Tooth loss may increase the risk of heart disease

In a new study, researchers found a clear link between gum disease periodontis, artery calcification, and heart disease.

Consequently, researchers are stressing the importance of dental and health care services to work more closely together.

The research was conducted by a team at Malmö University.

The purpose of the study is to identify the need for care in the older population over time.

The team found that people with periodontis are more likely to develop heart disease and also have an increased risk of dying.

The team focused on the relationship between artery disease atherosclerosis and gum disease periodontis and whether calcifications seen on X-rays over a period of 13 years are linked to the onset of stroke and heart disease.

They also examined whether individuals with periodontitis were at greater risk of having an event of ischemic stroke or death during a follow-up period of 17 years.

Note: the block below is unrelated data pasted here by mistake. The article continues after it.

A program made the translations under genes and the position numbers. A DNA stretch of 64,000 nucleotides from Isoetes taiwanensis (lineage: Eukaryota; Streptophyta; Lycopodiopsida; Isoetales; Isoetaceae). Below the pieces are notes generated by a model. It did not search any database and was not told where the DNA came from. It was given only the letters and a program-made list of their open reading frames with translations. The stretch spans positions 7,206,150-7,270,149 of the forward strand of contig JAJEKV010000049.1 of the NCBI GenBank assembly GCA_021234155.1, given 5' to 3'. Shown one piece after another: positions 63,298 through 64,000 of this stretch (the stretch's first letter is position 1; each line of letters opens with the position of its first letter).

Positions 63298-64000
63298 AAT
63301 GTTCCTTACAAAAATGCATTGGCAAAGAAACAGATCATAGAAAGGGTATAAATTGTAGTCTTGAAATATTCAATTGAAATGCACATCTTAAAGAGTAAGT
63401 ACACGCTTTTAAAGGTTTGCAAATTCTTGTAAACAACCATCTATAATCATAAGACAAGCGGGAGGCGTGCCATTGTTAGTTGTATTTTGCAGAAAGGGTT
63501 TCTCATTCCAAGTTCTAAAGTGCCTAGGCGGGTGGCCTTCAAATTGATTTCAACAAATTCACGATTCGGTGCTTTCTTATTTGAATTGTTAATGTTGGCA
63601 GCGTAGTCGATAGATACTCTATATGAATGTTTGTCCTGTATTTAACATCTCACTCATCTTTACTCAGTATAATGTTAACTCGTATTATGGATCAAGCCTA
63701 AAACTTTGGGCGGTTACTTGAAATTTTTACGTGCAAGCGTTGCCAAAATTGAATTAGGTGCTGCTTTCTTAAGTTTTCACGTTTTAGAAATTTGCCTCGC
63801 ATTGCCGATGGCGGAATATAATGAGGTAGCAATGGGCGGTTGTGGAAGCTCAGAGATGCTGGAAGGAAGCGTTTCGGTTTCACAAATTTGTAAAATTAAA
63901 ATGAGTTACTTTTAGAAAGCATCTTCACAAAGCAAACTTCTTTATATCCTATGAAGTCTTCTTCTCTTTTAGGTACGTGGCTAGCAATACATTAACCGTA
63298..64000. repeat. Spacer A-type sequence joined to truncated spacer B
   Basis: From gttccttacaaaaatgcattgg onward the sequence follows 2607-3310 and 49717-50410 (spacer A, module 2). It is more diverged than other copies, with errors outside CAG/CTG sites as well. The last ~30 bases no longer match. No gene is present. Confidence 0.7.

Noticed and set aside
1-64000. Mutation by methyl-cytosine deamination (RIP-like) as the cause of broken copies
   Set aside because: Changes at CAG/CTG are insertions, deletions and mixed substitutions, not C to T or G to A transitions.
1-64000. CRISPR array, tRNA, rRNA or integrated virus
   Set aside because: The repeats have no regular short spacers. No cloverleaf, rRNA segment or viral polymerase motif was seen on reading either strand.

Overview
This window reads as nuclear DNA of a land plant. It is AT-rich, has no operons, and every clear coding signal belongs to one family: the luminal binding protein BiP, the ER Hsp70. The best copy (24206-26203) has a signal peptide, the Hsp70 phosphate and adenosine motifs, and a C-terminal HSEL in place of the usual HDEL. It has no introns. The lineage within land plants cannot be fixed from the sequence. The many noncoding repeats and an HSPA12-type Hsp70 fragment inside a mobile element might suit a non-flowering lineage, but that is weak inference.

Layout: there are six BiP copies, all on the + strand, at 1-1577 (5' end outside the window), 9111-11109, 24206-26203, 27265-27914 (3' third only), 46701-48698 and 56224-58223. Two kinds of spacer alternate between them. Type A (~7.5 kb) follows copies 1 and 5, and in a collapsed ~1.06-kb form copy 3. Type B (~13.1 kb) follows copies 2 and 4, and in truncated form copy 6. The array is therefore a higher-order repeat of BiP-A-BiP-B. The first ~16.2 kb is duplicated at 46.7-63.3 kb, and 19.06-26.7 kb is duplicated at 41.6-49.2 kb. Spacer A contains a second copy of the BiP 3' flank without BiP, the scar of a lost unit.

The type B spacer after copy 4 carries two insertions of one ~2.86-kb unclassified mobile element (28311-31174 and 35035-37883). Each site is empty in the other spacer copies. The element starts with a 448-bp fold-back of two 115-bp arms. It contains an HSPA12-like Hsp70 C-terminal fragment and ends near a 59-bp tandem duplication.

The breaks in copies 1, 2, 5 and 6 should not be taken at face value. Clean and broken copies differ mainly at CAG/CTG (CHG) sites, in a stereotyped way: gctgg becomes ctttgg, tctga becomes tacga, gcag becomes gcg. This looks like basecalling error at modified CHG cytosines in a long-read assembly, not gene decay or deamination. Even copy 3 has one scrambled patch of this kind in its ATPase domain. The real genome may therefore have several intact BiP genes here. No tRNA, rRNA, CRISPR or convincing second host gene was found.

For this purpose, people aged 60 and over and living in the Karlskrona area, the only location where SNAC monitored dental services, were included in the study.

Using dental X-rays, the team examined the presence of calcifications and the bone level around the teeth

They found older people with periodontitis are at increased risk of dying compared to people without periodontitis; those with the disease are more likely to have calcification of the carotid artery; calcification of the carotid artery is linked to cardiovascular diseases; people with periodontitis are at increased risk for ischemic heart diseases over time.

The team cannot emphasize enough the importance of dentists carefully analyzing any panoramic X-rays taken.

The inflammation that occurs in connection with periodontitis can lead to fat deposits and plaque in other arteries of the body.

According to the study, the mouth is a vital part of our body. Dental and health care services must, therefore, work more closely together.

When calcification is detected by X-ray, the patient must be informed and referred to the health care services for further investigation.

One author of the study is doctoral student Viveca Wallin Bengtsson.

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